San Gimignano, like most Tuscan towns, has its share of towers. More than its share, actually - the 13 towers still standing give this little town the record. It isn't all about height, though - in fact, only one of the towers is open for climbing. San Gimignano has other charms to draw you.
Yes, this town, with its population of about 7,000, is the home to the world's BEST gelato. This record is held by the gelateria in the Piazza della Cisterna in the center of town, which has won an international contest so many times, it's rumored each year that the owner is bored with the contest. It's a nondescript little shop, but the flavors are heavenly...we had tried lots of gelato already on our trip, but this was by far the best. Choose your flavors (be aware - the champagne and white wine gelatos are not just flavors - I think I got a little tipsy!) and bring it out into the piazza. Grab a seat on the cisterna (community well), and watch the diners in the nearby cafes, the organ grinders, and the tourists.
San Gimignano is very well touristed. With good reason - it's extremely walkable, has beautiful views of the surrounding valleys, and some really lovely little alleys and buildings. But, just a block or two away from the main tourist streets things quiet down, laundry hangs from windows, and neighbors chat. Definitely make time in your stop here to venture a bit beyond the tourist-heavy areas.
One of our more surreal experiences on this trip happened in San Gimignano. While climbing one of the little streets on the outskirts of town, we began to hear music. I assumed it was being piped in from some unseen restaurant nearby, until we rounded a corner to an open area with a beautiful view...and a harpsichord player. Lovely music for a lovely setting. But still, a strange instrument for a busker!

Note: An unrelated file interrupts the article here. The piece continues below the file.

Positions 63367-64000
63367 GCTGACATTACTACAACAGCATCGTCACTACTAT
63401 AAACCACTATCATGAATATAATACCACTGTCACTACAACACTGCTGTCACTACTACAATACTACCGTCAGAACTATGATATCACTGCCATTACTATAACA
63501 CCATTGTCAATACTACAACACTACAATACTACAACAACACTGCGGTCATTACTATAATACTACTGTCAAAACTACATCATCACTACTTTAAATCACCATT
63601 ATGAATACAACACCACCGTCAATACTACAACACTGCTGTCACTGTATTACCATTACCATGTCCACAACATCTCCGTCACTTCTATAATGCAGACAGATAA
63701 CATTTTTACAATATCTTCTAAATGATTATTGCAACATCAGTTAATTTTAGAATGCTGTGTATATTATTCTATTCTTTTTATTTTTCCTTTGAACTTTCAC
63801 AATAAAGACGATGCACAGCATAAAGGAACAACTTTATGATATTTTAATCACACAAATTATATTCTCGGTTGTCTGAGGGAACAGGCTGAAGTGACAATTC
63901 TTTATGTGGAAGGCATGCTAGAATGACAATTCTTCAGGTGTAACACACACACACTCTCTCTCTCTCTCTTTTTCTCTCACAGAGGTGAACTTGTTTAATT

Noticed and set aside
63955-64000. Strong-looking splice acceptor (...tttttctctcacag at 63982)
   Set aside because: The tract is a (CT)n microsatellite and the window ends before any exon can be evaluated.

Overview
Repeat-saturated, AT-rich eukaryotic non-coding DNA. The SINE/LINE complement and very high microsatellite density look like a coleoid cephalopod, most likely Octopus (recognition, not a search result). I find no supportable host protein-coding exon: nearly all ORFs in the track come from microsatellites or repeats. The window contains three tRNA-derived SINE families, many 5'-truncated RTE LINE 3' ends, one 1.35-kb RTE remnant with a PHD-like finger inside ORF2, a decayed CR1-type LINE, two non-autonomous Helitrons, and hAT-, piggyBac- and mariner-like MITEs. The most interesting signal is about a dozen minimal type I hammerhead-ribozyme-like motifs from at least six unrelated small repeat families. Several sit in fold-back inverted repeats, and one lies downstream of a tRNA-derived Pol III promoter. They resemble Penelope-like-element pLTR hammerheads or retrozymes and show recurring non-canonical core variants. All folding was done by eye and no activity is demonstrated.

We were also struck by the buildings themselves. Almost every wall is scarred with reminders of former neighboring buildings, once attached to one another for support. Many buildings had what looked to be old windows, bricked in to provide another use for the rooms inside. The changes felt very organic, though - not as if anything significant had happened to initiate them, just a part of the natural growth and change of a town. That change has been minimal, though - the streets still feel ancient. As you walk through the streets of town, be sure to notice the front doors to homes - most were heavy, studded, wooden things, polished brightly and standing in sharp contrast to the rough stone of the buildings.